USS John S McCain completes repairs from 2017 collision

29 October 2019 (Last Updated October 29th, 2019 12:11)

The US Navy's Arleigh Burke-class guided-missile destroyer USS John S McCain (DDG 56) is ready for at-sea testing after completing repairs.

USS John S McCain completes repairs from 2017 collision
The USS John S McCain (DDG 56) underway, 12 June 2017, conducting interoperability drills with the Bonhomme Richard Expeditionary Strike Group. Credit: U.S. Navy.

The US Navy’s Arleigh Burke-class guided-missile destroyer USS John S McCain (DDG 56) is ready for at-sea testing after completing repairs.

The tests will be conducted to evaluate the performance of the ship’s on-board systems.

Demonstrations will assess damage control, navigation, mechanical and electrical systems, communications, combat systems, and propulsion application.

John S McCain, assigned to Destroyer Squadron FIFTEEN (DESRON 15) and forward-deployed to Yokosuka, Japan, was involved in an accident in 2017 off the coast of Singapore.

A collision with chemical tanker Alnic MC led to the death of ten sailors.

DDG 56 completed the in-port phase of training. The vessel will continue basic phase at-sea training in the coming months.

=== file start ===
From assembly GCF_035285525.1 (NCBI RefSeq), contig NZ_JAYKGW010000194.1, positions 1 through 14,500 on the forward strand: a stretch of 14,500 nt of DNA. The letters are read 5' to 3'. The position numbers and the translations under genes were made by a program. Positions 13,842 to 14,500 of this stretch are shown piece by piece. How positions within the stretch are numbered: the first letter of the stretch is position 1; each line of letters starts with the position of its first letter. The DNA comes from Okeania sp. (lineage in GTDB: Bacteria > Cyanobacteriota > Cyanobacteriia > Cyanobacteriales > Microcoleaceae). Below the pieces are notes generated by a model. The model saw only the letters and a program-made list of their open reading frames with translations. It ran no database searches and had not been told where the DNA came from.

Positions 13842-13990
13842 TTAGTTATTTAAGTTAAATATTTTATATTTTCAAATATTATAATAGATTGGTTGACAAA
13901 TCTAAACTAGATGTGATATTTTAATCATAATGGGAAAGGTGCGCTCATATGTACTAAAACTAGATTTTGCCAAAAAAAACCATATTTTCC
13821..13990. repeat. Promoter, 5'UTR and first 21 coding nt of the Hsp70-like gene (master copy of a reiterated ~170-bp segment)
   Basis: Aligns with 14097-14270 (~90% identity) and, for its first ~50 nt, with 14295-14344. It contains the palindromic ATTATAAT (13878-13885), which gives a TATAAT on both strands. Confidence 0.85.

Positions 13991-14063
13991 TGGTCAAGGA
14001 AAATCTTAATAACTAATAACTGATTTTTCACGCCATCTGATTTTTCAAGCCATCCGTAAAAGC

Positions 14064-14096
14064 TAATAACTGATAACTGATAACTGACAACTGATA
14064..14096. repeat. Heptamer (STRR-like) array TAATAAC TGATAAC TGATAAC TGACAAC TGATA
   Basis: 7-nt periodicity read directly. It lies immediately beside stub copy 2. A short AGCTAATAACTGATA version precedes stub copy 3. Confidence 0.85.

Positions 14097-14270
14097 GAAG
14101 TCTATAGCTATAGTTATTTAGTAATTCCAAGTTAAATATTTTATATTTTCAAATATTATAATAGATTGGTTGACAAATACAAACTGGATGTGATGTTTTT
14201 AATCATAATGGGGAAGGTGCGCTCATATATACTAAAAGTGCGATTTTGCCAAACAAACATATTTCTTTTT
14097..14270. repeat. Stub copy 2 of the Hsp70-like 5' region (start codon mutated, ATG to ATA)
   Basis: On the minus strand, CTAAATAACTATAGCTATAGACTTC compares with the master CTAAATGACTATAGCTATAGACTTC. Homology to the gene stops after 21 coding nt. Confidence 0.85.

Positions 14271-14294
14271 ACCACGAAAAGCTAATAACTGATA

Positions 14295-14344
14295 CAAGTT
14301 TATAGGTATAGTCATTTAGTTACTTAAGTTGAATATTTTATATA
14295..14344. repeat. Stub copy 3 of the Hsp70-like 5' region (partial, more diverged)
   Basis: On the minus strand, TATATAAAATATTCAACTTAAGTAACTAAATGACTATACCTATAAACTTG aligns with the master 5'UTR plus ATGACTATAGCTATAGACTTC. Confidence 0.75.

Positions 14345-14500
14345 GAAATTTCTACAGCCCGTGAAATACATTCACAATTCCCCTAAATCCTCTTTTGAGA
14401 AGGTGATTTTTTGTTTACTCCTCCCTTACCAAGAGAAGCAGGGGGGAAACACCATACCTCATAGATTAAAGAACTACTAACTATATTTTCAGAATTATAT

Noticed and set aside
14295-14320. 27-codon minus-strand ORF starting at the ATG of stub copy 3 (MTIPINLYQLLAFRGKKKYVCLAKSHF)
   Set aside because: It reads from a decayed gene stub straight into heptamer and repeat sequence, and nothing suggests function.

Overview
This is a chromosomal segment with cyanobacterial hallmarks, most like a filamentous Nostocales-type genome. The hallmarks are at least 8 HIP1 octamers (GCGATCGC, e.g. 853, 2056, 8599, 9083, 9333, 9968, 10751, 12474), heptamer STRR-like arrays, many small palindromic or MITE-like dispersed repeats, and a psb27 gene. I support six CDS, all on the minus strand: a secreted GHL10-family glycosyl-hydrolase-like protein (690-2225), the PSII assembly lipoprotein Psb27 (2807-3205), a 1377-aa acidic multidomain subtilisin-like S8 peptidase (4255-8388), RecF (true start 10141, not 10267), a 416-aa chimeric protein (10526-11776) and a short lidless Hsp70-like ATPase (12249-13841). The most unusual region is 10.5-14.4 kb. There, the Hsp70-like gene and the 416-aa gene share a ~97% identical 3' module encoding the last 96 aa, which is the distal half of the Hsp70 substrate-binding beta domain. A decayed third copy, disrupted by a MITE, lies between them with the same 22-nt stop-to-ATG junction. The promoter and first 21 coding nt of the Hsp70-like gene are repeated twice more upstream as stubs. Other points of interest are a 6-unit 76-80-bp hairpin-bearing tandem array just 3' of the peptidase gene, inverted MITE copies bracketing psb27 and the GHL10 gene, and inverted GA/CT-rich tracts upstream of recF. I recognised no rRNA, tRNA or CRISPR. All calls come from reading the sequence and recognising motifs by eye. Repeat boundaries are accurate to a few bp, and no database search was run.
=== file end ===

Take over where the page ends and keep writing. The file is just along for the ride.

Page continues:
Destroyer Squadron 15 commander captain Steven DeMoss said: “The USS John S McCain embodies the absolute fighting spirit of her namesakes, and shows the resiliency of our sailors. She has completed her maintenance period with the most up-to-date multi-mission offensive and defensive capabilities, preparing her to successfully execute a multitude of high-end operations.

“As a guided-missile destroyer assigned to Destroyer Squadron 15, the John S McCain is poised and ready to contribute to the lethal and combat ready forward-deployed naval force in the free and open Indo-Pacific region.”

The Arleigh Burke-class ship underwent upgrades to its antenna systems, radar array, computer network, combat weapons systems and berthing.

John S McCain’s commanding officer commander Ryan Easterday said: “This whole crew is eager to get back to sea, and that’s evident in the efforts they’ve made over the last two years to bring the ship back to fighting shape, and the energy they’ve put into preparing themselves for the rigors of at-sea operations.

“I’m extremely proud of them as we return the ship to sea, and return to the operational fleet more ready than ever to support security and stability throughout the region.”